"The games that year," Oakes said recently, "were played at Shiba Park—which means "Grass Park"—on which there was not a blade of grass, only clay and gravel. My first bit of coaching advice, at half time, was when I observed they were tackling too high. The captain of the team said, 'Coach, what you don't understand is that if we tackle high we fall on the runner; if we tackle low he falls on us.' "
The only innovation of that first season was a fake quick-kick—a fairly elementary ploy. But with it St. Paul's nosed out Meiji University by one point. When Oakes won his second game with hitherto hapless St. Paul's, he was considered the greatest coach in Japanese football, or a reasonable facsimile. As a result, he was asked to coach the Eastern All-Stars. The all-star games, East against West ( Japan is essentially an east-west country rather than north-south), featured the best players of the two Japanese college football leagues. They were played in Meiji Park during the New Year's holidays and were called Rice Bowl games.
Magic by association
Oakes has no illusions about his rapid rise to glory. "They chose me to coach an all-star team because I was the only American coaching in the sport. They felt that because the Americans had won the war they couldn't lose in anything. This thought was very quickly dispelled in the first Rice Bowl game I coached. We were clobbered about four touchdowns to one. The glow was rubbed off. But it was good for my team, because they now realized they weren't going to win just because I set foot on the field."
During the first season the games drew about 50 people, and some of them were ringers. In Japanese universities they have what is known as the cheering party. A sizable portion of the student body goes out for this, and elects its own head, who assigns members to all college events, from athletics to debating and dramatics. The status of any activity is indicated by the number of the cheering party assigned. The ultimate is if you get the band. During that first year Oakes's footballers got about five members of the cheering party and a couple of trumpets, a practical brush-off.
At the conclusion of the game the team would stand in a row in front of its own section of the stands. The Alma Mater was sung and if the team, won, the players stood proudly, helmets in hand. If they lost, they hung their heads in ceremonious abasement.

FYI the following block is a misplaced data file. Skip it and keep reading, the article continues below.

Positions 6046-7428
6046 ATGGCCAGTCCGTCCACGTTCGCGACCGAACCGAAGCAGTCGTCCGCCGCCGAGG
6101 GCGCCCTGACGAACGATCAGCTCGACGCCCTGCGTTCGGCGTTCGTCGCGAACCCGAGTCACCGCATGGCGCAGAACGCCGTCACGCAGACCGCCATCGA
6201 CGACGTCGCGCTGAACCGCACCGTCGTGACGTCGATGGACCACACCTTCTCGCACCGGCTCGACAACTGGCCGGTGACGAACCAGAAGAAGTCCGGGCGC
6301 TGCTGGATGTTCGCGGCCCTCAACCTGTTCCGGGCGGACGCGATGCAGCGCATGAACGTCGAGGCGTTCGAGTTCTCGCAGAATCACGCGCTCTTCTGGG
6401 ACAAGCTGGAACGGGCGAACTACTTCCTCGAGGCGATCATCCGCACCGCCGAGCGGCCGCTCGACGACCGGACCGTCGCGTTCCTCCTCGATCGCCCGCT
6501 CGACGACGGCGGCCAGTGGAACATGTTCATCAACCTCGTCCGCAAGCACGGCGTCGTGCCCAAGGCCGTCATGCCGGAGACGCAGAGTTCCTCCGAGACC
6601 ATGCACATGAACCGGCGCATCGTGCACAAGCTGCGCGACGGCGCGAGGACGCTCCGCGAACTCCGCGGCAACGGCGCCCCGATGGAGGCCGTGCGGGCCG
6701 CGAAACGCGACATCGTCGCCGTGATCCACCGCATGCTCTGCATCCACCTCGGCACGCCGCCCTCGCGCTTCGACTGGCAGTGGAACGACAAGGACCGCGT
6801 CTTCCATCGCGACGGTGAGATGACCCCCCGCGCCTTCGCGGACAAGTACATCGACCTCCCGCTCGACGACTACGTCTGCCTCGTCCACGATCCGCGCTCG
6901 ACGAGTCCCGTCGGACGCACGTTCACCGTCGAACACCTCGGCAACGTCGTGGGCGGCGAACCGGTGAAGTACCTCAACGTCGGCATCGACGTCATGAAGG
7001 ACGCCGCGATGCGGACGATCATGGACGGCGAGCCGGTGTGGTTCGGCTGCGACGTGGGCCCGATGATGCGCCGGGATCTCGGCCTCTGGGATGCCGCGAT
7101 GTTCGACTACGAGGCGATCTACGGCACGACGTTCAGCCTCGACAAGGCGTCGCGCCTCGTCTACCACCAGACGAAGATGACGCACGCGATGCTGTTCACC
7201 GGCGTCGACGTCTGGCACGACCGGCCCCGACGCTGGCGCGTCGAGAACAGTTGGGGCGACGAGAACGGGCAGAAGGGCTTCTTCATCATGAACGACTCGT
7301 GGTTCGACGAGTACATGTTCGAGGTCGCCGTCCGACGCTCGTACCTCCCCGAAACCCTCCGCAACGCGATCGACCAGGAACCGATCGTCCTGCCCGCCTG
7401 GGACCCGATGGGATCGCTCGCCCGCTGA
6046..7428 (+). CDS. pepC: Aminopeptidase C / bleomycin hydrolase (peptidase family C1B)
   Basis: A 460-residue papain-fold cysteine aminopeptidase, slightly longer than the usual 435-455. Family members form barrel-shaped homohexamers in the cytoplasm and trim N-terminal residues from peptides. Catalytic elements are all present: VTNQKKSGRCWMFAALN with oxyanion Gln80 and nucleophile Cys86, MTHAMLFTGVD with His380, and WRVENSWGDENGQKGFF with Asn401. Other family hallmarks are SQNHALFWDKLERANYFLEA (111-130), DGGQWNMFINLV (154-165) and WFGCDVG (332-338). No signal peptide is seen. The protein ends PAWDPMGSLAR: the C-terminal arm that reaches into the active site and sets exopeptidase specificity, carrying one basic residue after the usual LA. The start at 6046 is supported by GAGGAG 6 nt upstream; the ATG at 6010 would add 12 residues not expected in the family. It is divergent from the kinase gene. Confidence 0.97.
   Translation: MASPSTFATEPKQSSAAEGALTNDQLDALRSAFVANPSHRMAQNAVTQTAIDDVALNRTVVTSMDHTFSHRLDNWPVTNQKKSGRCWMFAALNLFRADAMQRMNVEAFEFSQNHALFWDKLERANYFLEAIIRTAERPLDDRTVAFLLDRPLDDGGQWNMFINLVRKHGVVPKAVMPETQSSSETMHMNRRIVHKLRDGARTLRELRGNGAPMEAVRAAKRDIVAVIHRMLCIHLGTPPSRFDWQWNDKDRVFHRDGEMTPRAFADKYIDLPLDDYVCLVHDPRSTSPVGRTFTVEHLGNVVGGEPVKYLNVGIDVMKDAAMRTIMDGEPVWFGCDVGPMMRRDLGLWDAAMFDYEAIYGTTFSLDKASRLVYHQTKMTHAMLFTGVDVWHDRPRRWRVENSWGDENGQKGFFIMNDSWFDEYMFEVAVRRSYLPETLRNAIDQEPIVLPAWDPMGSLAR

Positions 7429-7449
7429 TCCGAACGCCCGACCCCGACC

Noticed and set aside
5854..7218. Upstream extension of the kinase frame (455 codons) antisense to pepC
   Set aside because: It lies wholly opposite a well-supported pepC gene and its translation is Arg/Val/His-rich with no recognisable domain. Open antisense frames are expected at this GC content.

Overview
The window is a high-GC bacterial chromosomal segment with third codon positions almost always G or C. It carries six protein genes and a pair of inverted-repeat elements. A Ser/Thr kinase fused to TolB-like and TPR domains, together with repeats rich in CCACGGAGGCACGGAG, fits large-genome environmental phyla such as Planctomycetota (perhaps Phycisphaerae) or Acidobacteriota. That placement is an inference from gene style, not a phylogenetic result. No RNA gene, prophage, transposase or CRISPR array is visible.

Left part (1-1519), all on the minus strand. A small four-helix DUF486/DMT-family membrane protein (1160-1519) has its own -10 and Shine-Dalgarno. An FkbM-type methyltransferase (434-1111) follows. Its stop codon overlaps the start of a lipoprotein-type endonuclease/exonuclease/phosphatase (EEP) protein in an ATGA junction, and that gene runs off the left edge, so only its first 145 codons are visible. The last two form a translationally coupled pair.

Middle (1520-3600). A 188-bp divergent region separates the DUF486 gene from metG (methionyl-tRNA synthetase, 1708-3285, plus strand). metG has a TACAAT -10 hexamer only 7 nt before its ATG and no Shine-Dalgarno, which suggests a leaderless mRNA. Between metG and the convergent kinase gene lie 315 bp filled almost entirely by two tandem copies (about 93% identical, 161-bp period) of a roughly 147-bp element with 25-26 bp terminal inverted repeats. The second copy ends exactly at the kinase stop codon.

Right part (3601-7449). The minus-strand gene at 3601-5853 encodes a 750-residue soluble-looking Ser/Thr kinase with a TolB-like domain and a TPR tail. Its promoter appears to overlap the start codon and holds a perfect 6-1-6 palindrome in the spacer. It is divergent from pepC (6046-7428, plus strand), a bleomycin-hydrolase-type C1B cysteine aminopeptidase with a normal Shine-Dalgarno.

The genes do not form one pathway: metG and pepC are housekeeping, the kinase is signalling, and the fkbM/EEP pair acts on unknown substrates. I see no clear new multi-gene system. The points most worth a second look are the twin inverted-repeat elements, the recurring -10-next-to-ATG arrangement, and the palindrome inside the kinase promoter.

At the end of the season the team traditionally had two parties, one a tea party, the other a drinking party. The tea party was ultragenteel. Everybody made complimentary speeches. The captain gave his accounting of the season, graciously according the coach full credit if it were a winning season and taking the blame himself if it were not. But the drinking party was something else again, somewhat like an American office Christmas party on a samurai scale.
The team did not drink during the season. They were under rigid discipline, not only physical, but in relationships. Japanese have what Americans would consider an exaggerated respect for authority. All Japan was set up on a seniority basis. When a squad came out to its first practice, the seniors chose their positions, then the juniors and so on. A sophomore or freshman could be great, but he would not get a starting position unless there was something left over.
Oakes recalls that once during a game an official waved a first down for the opposing team. The coach asked his captain to request a measurement, a thing unheard of in Japanese football; the officials themselves called for any measurements that were to be made. When the measurement was made, it turned out the ball was a foot short of the first down. So the official moved the ball a foot ahead and signaled a first down anyway. Authority had to be upheld.
But the drinking party was the safety valve. Japanese custom has it that when a person is drunk he is not accountable, and on this one night of the year anybody could tell off anybody else, and usually did, from the exalted coach and captain on down to the guy who held the starting position that you substituted at.